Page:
On the scene at LHSC

Summer 2013

World first treatment of localized prostate cancer

In April, London Health Sciences Centre (LHSC) was proud to perform a world first procedure, facilitated by research from Lawson Health Research Institute, which provides a new, minimally invasive treatment option for patients with localized prostate cancer.

Dr. Joseph Chin, chief of surgical oncology at LHSC, performed the treatment called transurethral magnetic resonance (MR) guided ultrasound ablation for prostate cancer. The procedure utilizes a new ablation device that uses thermal ultrasound therapy, together with real-time MR image guidance to eliminate cancer cells in the prostate gland. Physicians have a 360-degree viewing angle that allows the whole prostate gland to be treated in one session and with greater accuracy.

While conventional treatments for localized prostate cancer, including radiation therapy and surgery, provide good control of disease, they leave men with significant long-term complications which can reduce the patient’s quality of life. This new treatment option will reduce these complications and provides patients who wouldn’t qualify for the conventional surgery (because they have a smaller amount of cancer that is less likely to spread) with a surgical option.

The world first procedure was done as part of a clinical trial approved by Health Canada to evaluate the safety and feasibility of the new ablation device to destroy prostate tissue.

Visit LHSC’s Facebook page for more photos and video related to this world first.

LHSC first in North America to perform BONEBRIDGE bone conduction implant

On April 25, Kelly Dickson from Cambridge, Ontario became the first patient in North America to receive the BONEBRIDGE™ – a bone conduction hearing implant. The surgery was successfully performed at London Health Sciences Centre (LHSC) by Dr. Sumit Agrawal and his surgical team. On May 10, the hearing device was activated for the first time allowing Dickson to hear a full range of sounds.

BONEBRIDGE is new technology developed by MED-El Medical Electronics that makes it possible for people with hearing impairments, including conductive and mixed hearing losses or single-sided deafness, to hear a full range of sounds.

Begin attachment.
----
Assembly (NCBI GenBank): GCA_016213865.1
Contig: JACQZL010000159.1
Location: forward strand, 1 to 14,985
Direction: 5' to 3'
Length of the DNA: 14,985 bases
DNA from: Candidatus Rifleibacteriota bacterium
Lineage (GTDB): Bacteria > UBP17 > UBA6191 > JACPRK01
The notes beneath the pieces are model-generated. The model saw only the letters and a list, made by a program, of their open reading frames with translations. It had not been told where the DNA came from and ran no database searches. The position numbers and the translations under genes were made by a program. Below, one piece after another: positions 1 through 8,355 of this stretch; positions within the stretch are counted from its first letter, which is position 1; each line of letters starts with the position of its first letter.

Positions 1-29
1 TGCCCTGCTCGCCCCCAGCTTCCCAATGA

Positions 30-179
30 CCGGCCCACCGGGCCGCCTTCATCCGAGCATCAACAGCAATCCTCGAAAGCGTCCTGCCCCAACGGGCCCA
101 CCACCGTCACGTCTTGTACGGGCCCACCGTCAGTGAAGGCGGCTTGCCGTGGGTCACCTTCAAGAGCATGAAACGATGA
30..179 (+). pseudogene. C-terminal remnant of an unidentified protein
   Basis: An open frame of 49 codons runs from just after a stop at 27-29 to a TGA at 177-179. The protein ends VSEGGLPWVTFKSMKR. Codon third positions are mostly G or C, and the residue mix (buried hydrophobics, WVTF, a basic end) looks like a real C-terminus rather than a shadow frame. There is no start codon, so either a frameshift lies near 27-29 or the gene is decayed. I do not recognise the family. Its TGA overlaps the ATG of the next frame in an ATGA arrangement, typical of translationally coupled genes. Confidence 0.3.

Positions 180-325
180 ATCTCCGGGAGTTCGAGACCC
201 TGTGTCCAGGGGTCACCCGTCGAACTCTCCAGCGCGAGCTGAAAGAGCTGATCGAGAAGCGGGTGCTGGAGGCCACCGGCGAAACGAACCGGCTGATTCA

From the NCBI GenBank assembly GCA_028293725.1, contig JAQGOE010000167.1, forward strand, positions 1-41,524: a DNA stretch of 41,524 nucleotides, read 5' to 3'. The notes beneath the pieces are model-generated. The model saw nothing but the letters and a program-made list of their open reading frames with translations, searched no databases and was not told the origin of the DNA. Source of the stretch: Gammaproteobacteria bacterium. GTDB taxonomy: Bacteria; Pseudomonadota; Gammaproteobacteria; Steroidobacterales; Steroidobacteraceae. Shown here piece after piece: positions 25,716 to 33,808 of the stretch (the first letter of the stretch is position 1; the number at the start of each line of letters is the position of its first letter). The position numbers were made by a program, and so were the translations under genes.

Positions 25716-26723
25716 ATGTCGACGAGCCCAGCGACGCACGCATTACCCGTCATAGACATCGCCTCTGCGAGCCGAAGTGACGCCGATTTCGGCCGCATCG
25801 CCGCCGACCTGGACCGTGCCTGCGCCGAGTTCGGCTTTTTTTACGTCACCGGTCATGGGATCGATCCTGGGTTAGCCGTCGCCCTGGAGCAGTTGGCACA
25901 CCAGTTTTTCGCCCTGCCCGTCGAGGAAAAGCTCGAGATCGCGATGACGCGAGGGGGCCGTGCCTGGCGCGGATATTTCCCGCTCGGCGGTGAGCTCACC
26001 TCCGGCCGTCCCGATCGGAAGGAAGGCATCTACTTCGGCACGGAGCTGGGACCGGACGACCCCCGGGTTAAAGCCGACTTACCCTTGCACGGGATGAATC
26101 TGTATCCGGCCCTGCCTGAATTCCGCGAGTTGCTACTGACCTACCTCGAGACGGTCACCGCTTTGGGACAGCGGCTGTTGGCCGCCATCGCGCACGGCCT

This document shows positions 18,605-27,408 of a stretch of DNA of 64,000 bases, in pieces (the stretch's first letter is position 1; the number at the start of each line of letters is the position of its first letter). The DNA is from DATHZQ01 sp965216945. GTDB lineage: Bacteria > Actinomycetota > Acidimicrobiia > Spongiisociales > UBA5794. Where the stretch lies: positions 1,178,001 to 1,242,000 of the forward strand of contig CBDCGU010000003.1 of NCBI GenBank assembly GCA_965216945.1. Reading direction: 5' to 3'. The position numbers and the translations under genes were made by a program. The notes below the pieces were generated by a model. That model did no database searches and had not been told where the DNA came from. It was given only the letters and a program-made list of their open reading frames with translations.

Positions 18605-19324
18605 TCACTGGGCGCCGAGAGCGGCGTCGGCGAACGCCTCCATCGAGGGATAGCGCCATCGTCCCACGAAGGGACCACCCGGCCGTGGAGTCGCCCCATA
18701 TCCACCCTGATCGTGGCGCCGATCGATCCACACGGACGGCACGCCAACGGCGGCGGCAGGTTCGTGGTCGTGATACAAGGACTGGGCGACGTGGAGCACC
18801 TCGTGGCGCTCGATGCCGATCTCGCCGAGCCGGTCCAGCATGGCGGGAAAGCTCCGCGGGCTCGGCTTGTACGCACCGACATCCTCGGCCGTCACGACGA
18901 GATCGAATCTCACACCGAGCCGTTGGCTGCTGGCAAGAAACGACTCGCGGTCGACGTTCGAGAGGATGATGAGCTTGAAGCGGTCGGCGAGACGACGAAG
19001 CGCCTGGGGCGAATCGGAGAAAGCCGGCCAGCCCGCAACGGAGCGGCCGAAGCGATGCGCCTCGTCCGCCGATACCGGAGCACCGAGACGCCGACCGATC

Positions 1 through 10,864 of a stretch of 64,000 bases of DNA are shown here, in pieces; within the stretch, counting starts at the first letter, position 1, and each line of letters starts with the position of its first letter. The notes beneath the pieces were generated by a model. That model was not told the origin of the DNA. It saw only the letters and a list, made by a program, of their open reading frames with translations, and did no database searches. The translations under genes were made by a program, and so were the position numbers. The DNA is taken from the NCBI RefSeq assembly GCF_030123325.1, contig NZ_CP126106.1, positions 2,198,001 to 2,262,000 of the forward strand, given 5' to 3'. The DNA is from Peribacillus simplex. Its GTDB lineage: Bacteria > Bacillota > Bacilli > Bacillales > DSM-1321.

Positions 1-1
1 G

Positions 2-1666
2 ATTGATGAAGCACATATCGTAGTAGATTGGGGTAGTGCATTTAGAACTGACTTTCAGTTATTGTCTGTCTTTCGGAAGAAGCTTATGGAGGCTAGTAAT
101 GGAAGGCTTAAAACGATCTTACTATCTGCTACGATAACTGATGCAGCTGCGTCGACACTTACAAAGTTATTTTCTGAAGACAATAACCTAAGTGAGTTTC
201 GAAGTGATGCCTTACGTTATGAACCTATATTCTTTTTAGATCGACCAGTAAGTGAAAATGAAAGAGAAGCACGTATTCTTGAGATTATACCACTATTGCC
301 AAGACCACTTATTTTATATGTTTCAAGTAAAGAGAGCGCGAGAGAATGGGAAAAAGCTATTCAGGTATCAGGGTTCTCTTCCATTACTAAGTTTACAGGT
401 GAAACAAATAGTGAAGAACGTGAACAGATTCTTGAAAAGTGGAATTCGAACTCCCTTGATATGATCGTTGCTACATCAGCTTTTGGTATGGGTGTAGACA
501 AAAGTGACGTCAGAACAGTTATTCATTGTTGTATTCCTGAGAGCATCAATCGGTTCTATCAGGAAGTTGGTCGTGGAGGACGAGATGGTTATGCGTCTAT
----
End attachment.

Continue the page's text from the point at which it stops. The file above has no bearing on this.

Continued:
The audio processor records sound and converts it into signals which are transferred through the skin to the implant. The implant converts the signals received into mechanical vibrations that are transmitted to the surrounding bone. The bone then conducts these vibrations to the inner ear where they are converted into nerve signals and transmitted as impulses to the auditory nerve.

Visit LHSC’s Facebook page for more photos and videos related to this North American first.

Testing London’s emergency preparedness

On May 3, London’s ability to respond to a mass casualty incident was put to the test with a simulation exercise. The exercise was part of Project PREPARE 2013 – an education conference, workshop and large full-scale mass casualty exercise to train emergency service personnel, hospital staff and students in the fundamentals of "preparation, readiness, education, planning, action, recovery and evaluation" of chemical, biological, radiological, nuclear and explosive (CBRNE) incidents.

London Health Sciences Centre’s Southwest Ontario Regional Base Hospital Program, in partnership with Fanshawe College and the CBRNE Collaborative, hosted a conference that included an advanced hazardous materials life support course as well as a practical training day with various themes including incident management system, patient decontamination and family integration and support.

The exercise scenario simulated an accident involving a chemical truck and a school bus which overturned and came to rest on a soccer field, with 100 people in the vicinity of the accident. Several 55 gallon closed-top steel drums fell off of the chemical truck and spilled an unknown liquid and powder. Soccer players and spectators immediately rushed to the accident scene to help resulting in instant fatalities and multiple casualties.

More than 400 participants were involved in the exercise. Approximately 50 “first responders” attended the incident site, 30 hospital staff managed “Fanshawe Hospital” and at least 30 Fanshawe College staff members were involved in the incident site and emergency operations centre management. At least 150 patient volunteers were triaged and treated due to motor vehicle accident injuries and various levels of chemical agent exposure.

Exercises like this allow LHSC to review its preparedness and plans and evaluate their implementation in response to a mass casualty event. Lessons learned from the exercise allow us to make positive changes to how we respond to future events.

Visit LHSC’s Facebook page for more photos from the exercise.

London Health Sciences Foundation receives important accreditation

This spring, London Health Sciences Foundation (LHSF) became one of the first 27 charities nationwide and one of only four hospital foundations to meet 72 stringent standards and earn the right to display the Imagine Canada Trustmark.

Along with the Better Business Bureau Charity Seal, this Imagine Canada accreditation is yet another assurance that donations to LHSF are being used wisely, in accordance with donor wishes, and to the greatest effect possible.

For more information visit www.lhsf.ca and click on the Imagine Canada logo.

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Dr. Joseph Chin, chief of surgical oncology at LHSC talks with prostate cancer patient Brian Danter, who was the second patient to be treated in the study
From left, Dr. Sumit Agrawal, patient Kelly Dicson and audiologist Kim Zimmerman
Dr. Michael Peddle (center), local medical director, SWORBHP and medical director, LHSC CBRNe Program coordinates emergency preparedness at "Fanshawe Hospital" during PROJECT PREAPRE 2013